Although industrialization, on the whole, has been advantageous for humanity, it has been taxing on the environment, and coupled with the accelerated pace of climate change, it is a crisis whose proportions are not debatable any longer.

Arnab Ghosh, our next pathbreaker, works as Research Chemist at Carus (Illinois, United States), a company that develops specialty chemical products like blended phosphates, polymers and catalysts to clean our air, water and soil.

Arnab talks to Shyam Krishnamurthy from The Interview Portal about his PhD in Chemical Engineering at the University of New Mexico on finding alternate catalyst technologies that would not only survive automotive exhaust treatment but also enhance the exhaust conversion efficiency to cleaner gases !

For students, whether it is cleaning the air coming out of our cars, purifying the drinking water from our municipalities, or cleaning the soil for our crops, the goals are all the same, which is environmental remediation.

Arnab, Your background?

I was born and raised in the city of joy, Kolkata. My mother is a homemaker, and my father was a banker (currently retired). So, I grew up with numbers around me. Growing up in Kolkata in such a cosmopolitan culture definitively instilled a sense of inquisitiveness that still runs in me today. 

Childhood mostly swung from playing cricket with friends in the neighborhood to camping in and around Bengal with a local chapter called “South Calcutta Trekkers Association”. My father was also a Physics major, so I grew up with books on Thermodynamics, Heat, and the Atlas, tons of Atlas, and maps adorned our house.

What did you do for graduation/post-graduation?

I enjoyed setting up problems through equations, and so I naturally wanted to study Physics. I got admission at NISER, Bhubaneswar which is under the DAE umbrella, and pursued Physics as a major with a minor in Chemistry for BS+MS.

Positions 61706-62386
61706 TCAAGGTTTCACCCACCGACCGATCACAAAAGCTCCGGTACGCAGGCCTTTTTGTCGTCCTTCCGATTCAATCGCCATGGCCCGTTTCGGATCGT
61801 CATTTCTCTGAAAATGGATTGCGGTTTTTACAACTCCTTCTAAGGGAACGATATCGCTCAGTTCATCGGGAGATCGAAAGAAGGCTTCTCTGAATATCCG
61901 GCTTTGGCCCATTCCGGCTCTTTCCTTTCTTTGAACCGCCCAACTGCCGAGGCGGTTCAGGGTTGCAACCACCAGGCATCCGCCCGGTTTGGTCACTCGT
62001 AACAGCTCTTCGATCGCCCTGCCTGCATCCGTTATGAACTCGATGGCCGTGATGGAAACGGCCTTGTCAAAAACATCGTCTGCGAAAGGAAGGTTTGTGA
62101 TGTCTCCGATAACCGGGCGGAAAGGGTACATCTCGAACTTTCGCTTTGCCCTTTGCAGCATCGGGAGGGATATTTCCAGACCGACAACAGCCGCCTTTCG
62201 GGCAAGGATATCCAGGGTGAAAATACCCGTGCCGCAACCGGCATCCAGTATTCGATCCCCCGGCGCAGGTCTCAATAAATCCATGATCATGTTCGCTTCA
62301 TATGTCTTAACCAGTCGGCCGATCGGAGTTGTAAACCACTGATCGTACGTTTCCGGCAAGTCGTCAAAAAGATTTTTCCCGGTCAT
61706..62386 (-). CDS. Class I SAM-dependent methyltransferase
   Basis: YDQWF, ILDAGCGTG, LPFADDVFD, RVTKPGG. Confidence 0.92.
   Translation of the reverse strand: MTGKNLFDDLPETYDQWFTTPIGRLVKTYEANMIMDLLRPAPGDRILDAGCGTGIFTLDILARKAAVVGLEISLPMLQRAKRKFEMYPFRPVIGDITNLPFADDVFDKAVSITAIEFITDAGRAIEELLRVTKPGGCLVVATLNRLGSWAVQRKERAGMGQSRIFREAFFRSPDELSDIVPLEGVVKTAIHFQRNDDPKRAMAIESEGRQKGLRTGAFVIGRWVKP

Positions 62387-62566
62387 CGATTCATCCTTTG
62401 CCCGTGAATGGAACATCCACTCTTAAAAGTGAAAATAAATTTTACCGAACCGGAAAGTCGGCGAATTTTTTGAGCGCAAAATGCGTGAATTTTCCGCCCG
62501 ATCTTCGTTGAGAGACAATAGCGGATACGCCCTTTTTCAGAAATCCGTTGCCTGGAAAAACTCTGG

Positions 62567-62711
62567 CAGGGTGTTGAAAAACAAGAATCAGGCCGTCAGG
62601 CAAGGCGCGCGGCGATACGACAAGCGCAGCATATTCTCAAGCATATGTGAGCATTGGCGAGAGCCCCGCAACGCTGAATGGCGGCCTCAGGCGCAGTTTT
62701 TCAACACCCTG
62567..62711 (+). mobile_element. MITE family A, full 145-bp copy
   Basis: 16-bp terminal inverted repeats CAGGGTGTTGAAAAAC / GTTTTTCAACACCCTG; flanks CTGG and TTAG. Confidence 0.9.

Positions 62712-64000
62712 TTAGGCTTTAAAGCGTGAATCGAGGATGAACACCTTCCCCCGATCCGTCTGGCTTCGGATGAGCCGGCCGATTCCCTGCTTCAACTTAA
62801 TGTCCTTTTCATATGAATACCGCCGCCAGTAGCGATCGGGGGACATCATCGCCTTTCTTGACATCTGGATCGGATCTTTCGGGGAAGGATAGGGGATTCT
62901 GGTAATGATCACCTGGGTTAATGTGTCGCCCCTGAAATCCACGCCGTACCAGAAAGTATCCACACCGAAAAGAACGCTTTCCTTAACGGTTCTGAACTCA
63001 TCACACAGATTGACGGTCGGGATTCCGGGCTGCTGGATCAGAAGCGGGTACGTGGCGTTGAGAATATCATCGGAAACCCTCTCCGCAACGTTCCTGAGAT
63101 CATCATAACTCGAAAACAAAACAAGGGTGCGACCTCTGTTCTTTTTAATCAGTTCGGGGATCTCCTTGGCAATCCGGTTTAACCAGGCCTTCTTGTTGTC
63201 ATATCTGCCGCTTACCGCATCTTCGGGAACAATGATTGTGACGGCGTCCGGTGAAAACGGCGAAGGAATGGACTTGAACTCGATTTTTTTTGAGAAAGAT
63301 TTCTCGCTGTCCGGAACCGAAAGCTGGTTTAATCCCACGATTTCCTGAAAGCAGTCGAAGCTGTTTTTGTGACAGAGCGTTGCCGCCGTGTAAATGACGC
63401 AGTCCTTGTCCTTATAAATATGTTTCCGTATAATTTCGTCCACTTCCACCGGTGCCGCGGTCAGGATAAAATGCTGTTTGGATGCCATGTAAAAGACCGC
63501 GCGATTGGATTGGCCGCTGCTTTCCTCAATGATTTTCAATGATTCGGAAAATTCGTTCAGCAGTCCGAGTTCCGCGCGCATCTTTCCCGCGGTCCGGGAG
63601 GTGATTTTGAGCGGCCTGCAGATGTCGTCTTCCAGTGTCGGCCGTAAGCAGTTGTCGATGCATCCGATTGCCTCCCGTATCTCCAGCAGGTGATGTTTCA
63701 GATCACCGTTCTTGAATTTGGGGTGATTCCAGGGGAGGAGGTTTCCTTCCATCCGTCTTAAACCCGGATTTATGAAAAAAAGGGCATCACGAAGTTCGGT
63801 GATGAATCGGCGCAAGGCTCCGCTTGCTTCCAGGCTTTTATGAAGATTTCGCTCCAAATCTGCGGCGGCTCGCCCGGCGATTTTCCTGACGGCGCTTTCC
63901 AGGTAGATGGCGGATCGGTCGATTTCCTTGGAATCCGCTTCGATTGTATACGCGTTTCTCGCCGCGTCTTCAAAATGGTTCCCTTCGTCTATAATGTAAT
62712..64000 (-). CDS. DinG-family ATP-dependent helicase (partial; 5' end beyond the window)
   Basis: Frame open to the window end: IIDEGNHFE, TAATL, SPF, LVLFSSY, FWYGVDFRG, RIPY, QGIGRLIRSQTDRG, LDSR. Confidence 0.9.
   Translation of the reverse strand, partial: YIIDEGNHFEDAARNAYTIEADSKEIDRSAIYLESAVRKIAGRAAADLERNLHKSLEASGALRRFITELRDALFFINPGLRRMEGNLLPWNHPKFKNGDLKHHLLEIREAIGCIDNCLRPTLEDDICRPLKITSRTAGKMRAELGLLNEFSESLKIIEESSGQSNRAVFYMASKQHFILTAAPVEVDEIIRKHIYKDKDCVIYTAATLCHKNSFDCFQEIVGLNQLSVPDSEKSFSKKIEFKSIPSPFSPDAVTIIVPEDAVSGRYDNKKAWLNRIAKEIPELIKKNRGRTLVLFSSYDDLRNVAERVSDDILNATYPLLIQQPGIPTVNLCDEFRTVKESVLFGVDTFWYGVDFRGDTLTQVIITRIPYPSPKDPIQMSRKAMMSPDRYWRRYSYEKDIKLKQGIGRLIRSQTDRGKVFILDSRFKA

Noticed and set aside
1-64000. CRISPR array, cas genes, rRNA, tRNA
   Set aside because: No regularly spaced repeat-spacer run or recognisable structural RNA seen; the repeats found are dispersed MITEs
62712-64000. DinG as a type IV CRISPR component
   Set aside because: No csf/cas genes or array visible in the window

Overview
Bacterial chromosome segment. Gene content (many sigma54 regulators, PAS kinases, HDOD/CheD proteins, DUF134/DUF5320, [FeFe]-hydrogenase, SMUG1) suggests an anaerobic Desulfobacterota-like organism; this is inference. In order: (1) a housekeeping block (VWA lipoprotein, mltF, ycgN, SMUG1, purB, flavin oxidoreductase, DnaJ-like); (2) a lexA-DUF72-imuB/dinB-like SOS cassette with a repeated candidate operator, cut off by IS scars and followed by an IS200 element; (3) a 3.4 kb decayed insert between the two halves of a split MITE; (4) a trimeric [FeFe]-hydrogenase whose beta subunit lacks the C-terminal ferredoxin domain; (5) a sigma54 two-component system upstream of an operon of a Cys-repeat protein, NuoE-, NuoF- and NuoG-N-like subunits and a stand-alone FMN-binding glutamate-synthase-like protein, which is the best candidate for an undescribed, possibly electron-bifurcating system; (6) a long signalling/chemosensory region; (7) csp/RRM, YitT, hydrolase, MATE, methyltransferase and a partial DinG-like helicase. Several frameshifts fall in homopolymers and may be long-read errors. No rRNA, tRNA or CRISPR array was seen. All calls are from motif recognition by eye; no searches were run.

I did my masters in Nanoscience and Microsystems Engineering and PhD in Chemical Engineering from The University of New Mexico (UNM).

What were some of the influences that led you to such an offbeat, unconventional and unique career?

I was enamored with particle physics and material science in my 4th year because I truly enjoyed both at that point. This development in my interests peaked with the numerous summer projects that I was associated with in research institutes across the country. Eventually I decided on nano-magnetism as my master’s thesis as I wanted to do something applied for my future. 

Towards the end of my studies at NISER, I wanted to pursue nanoscience, and applied to the University of New Mexico for my PhD in Nanoscience and Microsystems Engineering, specifically in Chemical Engineering under Prof. Abhaya Datye. I graduated in 2021.

How did you plan the steps to get into the career you wanted? Or how did you make a transition to a new career? Tell us about your career path

I did 2 internships in high-energy physics, one at IIT Bhubaneswar and the other at Variable Energy Cyclotron Centre in Kolkata which piqued my interest in particle physics. Definitely, lectures by Feynman played a key role in developing my interests. 

I always felt that for a PhD, it is more important to choose a PhD advisor, a group and a research topic than just looking at universities. I knew that in order to tackle the climate change crisis, I would need a lot of tools in my kit. Hence, moving towards chemical engineering provided me with that extra leverage. Although UNM was an offbeat choice, it worked for me since my advisor had worked on the topic of heterogeneous catalysis for years, and was a Distinguished Professor in the Chemical Engineering department. I had applied for the PhD program and I received the Whitten Fellowship from the school of engineering which took care of my expenses for the first year and subsequently, I was put on Research Assistantship. 

During my PhD, my advisor had a lot of influence on my outlook toward research and how to define interesting problems to work on. My research thesis primarily revolved around emission control catalysts for diesel oxidation. I did two internships over the course of 3 years for roughly a year in total, at General Motors in Detroit, Michigan in their after-treatment department which gave me fundamental insights about some of the problems that were relevant to solve. An aftertreatment system is a method or device for reducing harmful exhaust emissions from internal-combustion engines. In other words, it is a device that cleans exhaust gases to ensure the engines meet emission regulations

Building relationships with people working in the industry for a long time and being able to spend time with them and pick at their brains was also paramount for my own development. I would like to mention Dr. Wei Li, my manager at GM along with long-time collaborators Dr. Se Oh and Dr. Gongshin Qi who was also on my PhD committee.